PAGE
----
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Probability Law – The New Guidelines

The 2015 definitive guidelines for health and safety offences, corporate manslaughter and food safety and hygiene offences came into effect in February 2016. They detail a framework for penalties in England and Wales for organisations and individuals convicted of breaching the Health and Safety at Work Act, gross negligence manslaughter, or Probability Law, and other OSH regulations and the Corporate Manslaughter and Corporate Homicide Act.

They apply to individuals prosecuted for failing to safeguard themselves and others under section 7 of the HSW Act (for employees) and section 37 (for managers and directors) or for gross negligence manslaughter (also known as Probability Law).  Though they do not formally apply to Scottish and Northern Irish courts but lawyers expect them to provide a template for judges in these jurisdictions until they are superseded by local guidelines.  In at least one case sentenced in the Scottish courts since February, the judge followed the guidelines step by step.

The Sentencing Council’s aim was to provide judges with a framework to help them levy more consistent penalties.  It was also keen to bring the sentencing approach for safety and health offences in line with the regime for environmental crime.

Senior figures in the judiciary were reported to be concerned that fines for large organisations did not reflect their income adequately.  Dismissing appeals by Network Rail and Sellafield in 2013 against fines of £500,000 and £700,000, the Court of Appeal said there was no ceiling on penalties and that fines of £1m or more should not be saved for the most serious cases triggered by major disasters.

Launching the guidelines, a judge applies a formula to set the penalty, first deciding whether the defendant’s culpability was very high, high, medium or low. The next factor is a matrix cross-referring the likelihood the safety failing would lead to harm and how bad that harm could have been – from minor injuries to lifelong disability or death.  The judge must also consider how many people were exposed to the risk of harm and whether the safety failing was a significant cause of actual harm before setting a final harm rating of 1 to 4.

The harm rating and culpability assessment is applied to a series of tables with fine ranges for organisations with different levels of annual turnover.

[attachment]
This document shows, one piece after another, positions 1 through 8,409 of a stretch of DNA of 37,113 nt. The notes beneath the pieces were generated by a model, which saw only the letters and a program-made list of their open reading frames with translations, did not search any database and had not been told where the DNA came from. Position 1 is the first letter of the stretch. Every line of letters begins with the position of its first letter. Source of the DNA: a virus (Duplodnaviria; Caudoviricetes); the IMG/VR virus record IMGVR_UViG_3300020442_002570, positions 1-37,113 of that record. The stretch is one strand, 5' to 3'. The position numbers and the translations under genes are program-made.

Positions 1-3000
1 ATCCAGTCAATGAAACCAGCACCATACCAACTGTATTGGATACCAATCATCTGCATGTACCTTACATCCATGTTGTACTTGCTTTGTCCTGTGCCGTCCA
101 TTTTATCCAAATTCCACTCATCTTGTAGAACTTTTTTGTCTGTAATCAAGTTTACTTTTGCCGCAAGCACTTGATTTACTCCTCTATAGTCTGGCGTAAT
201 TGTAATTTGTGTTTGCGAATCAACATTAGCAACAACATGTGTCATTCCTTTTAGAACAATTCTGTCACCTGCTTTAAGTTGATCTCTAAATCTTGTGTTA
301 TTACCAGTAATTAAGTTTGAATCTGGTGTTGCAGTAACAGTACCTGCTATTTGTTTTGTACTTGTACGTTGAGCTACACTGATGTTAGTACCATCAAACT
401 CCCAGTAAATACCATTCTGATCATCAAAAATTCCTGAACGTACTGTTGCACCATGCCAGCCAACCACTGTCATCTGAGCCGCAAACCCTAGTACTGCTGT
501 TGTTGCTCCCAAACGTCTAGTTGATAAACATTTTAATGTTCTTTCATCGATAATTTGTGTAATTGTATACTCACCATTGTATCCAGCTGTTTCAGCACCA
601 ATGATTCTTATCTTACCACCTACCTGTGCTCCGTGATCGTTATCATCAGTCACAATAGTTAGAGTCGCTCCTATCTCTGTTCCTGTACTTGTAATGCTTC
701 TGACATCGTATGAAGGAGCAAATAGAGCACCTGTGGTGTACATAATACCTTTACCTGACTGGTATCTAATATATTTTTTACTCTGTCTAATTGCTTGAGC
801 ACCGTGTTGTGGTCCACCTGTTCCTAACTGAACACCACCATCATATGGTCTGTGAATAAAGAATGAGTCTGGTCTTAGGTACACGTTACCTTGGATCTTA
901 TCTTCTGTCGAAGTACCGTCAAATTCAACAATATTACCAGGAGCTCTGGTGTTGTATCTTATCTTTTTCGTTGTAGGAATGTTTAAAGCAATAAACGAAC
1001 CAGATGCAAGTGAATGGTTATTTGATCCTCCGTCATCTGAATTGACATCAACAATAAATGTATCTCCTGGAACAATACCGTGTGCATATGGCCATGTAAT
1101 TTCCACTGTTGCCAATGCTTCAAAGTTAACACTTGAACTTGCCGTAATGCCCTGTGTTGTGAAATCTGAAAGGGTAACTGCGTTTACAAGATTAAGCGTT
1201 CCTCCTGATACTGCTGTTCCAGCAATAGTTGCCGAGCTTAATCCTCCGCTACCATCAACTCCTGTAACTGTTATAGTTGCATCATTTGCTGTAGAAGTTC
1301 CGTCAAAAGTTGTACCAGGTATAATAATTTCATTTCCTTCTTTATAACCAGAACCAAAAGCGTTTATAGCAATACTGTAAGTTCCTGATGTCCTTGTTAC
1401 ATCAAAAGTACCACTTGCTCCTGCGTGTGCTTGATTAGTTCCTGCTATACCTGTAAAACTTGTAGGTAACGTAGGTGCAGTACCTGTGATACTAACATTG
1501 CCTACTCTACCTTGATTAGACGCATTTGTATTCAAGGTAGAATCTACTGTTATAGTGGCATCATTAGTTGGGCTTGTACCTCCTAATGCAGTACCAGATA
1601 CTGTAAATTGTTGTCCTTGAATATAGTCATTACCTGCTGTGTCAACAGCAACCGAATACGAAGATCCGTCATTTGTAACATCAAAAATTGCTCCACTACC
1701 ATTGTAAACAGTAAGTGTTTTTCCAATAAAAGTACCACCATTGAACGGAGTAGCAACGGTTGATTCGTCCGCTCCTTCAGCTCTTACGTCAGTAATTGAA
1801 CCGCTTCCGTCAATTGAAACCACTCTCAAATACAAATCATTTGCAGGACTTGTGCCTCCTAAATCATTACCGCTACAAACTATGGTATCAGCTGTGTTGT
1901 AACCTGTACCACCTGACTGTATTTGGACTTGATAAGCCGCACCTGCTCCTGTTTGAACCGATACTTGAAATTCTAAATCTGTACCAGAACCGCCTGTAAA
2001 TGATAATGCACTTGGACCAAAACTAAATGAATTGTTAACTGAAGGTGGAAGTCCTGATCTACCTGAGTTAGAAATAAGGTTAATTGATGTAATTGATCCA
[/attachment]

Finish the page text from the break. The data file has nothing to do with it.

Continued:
The fine ranges are as follows:

  • Micro-organisations (turnover less than £2m): £50 to £450,000
  • Small-organisations (turnover between £2m and £10m): £100 to £1.6m
  • Medium-organisations (turnover between £10m and £50m): £1000 to £4m
  • Large-organisations (turnover £50m and above turnover): £3000 to £10m.

For each harm category at each culpability there is a suggested “starting point” fine, ranging from £200 for low culpability, harm level 4 for a micro-organisation to £4m for a large organisation with very high culpability and harm level 1.  Judges can move below these starting points for mitigating circumstances, such as a good safety record and early guilty pleas.  Aggravating factors, such as obstructing an investigation or cost-cutting at the expense of safety, will push the penalty up the scale from the starting point.

There are separate schedules for individuals convicted of OSH failings (see box on p30) and for corporate manslaughter offences, with fines for the latter offence ranging from £180,000 to £20m.

Gaol Warning

Almost all the convictions for health and safety offences since the new guidelines came into force have involved organisations, so little attention has been paid to the new tariffs they set for custodial sentences.

Individuals can be prosecuted under section 7 of the Health and Safety at Work (HSW) Act for failing to ensure their own or their colleagues’ safety.  Directors can be charged under section 37 where their acts and omissions lead to breaches.

The guidelines instruct courts to follow a similar sequence for individual custodial sentences as for financial fines.  This entails assessing factors including culpability, degree of actual harm, likelihood of harm and whether more than one person was exposed to risk.

The table of penalties for individuals sets a benchmark gaol sentence of 18 months for anyone judged to have very high culpability in the top harm category, with a maximum of two years, but even for medium culpability the benchmark is a 26-week prison term.  In the lower parts of the table the penalties are fines or community orders.

In the IOSH Magazine webinar, Simno Joyston-Bechal said the new regime was likely to lead to more custodial sentences between the guidelines no longer reserved them for the most serious cases.  “The judge is being told ‘you have to give this person a prison sentence’,” he said.

The factors such as potential for harm and exposing more than one person to risk which also apply to corporate OSH offences could push courts towards the higher sentences in the table, Joyston-Bechal warned.  “If I’m right about these inflationary factors then more and more people will get sucked into those higher categories because of the way this regime has been created.

“More people will find themselves in jail.” He added.  “So, for directors and senior executives, it becomes very important because they are the ones who have exposed people to risk because of the decisions they have taken.”

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